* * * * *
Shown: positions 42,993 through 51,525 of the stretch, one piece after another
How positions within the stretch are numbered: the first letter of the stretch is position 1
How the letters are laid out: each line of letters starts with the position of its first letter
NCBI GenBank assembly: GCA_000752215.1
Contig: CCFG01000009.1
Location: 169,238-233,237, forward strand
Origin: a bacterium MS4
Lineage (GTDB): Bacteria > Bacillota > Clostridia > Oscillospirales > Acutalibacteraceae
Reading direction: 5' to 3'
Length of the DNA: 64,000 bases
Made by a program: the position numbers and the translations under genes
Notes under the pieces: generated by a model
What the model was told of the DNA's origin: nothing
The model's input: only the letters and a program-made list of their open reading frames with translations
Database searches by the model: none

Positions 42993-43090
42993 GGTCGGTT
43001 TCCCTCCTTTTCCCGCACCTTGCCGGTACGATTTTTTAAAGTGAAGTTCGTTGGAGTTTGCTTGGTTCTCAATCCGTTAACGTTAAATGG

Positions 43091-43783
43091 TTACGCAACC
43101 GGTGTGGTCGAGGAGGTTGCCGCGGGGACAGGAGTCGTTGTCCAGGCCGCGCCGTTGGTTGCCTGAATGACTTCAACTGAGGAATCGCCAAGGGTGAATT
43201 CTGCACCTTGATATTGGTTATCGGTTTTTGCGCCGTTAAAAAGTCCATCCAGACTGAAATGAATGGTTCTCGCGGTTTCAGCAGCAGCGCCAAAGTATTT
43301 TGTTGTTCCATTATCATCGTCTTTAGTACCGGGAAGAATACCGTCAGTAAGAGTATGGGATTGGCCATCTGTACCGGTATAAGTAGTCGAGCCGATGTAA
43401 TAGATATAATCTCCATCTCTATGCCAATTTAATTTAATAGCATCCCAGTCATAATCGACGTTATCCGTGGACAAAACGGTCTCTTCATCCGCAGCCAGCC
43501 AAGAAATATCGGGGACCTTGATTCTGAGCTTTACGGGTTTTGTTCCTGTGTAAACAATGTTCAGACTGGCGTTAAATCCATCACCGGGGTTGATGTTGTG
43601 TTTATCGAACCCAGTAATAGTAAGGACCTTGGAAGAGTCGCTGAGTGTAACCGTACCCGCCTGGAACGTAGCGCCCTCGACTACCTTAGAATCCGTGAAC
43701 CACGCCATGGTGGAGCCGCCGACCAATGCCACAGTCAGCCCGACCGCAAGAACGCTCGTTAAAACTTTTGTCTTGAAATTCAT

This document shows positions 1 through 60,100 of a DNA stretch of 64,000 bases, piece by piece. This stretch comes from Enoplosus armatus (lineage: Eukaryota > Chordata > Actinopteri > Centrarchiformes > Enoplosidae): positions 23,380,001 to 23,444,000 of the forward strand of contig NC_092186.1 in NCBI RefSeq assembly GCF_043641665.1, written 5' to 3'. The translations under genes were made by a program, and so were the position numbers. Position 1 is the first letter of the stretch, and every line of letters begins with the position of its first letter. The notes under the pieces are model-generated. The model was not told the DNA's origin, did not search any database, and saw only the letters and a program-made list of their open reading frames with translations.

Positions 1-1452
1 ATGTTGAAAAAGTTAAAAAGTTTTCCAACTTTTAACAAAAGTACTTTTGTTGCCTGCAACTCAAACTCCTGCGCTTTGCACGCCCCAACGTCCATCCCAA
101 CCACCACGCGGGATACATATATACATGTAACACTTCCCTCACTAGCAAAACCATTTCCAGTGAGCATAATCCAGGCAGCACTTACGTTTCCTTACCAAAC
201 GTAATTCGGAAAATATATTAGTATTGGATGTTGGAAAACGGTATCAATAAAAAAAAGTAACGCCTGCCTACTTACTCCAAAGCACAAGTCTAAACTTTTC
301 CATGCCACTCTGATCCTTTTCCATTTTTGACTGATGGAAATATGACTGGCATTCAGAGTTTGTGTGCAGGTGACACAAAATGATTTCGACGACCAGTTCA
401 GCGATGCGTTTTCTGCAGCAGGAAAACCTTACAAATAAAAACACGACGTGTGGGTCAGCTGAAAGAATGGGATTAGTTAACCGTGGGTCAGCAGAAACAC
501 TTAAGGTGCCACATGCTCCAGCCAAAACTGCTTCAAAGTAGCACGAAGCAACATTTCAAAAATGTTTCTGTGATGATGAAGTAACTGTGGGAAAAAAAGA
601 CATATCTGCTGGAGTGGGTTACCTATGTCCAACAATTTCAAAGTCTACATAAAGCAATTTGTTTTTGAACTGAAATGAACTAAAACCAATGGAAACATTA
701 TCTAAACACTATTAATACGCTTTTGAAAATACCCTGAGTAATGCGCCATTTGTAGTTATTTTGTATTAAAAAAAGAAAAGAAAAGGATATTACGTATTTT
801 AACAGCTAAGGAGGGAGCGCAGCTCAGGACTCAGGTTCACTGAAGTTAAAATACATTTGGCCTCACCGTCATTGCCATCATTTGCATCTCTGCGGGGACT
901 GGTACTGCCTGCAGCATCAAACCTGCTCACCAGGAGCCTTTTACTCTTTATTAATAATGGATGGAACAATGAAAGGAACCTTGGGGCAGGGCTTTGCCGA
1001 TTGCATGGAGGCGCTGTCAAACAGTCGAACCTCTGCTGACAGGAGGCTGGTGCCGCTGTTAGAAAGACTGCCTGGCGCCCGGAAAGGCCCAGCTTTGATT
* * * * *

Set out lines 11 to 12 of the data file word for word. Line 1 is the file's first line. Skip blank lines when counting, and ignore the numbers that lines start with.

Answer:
Made by a program: the position numbers and the translations under genes
Notes under the pieces: generated by a model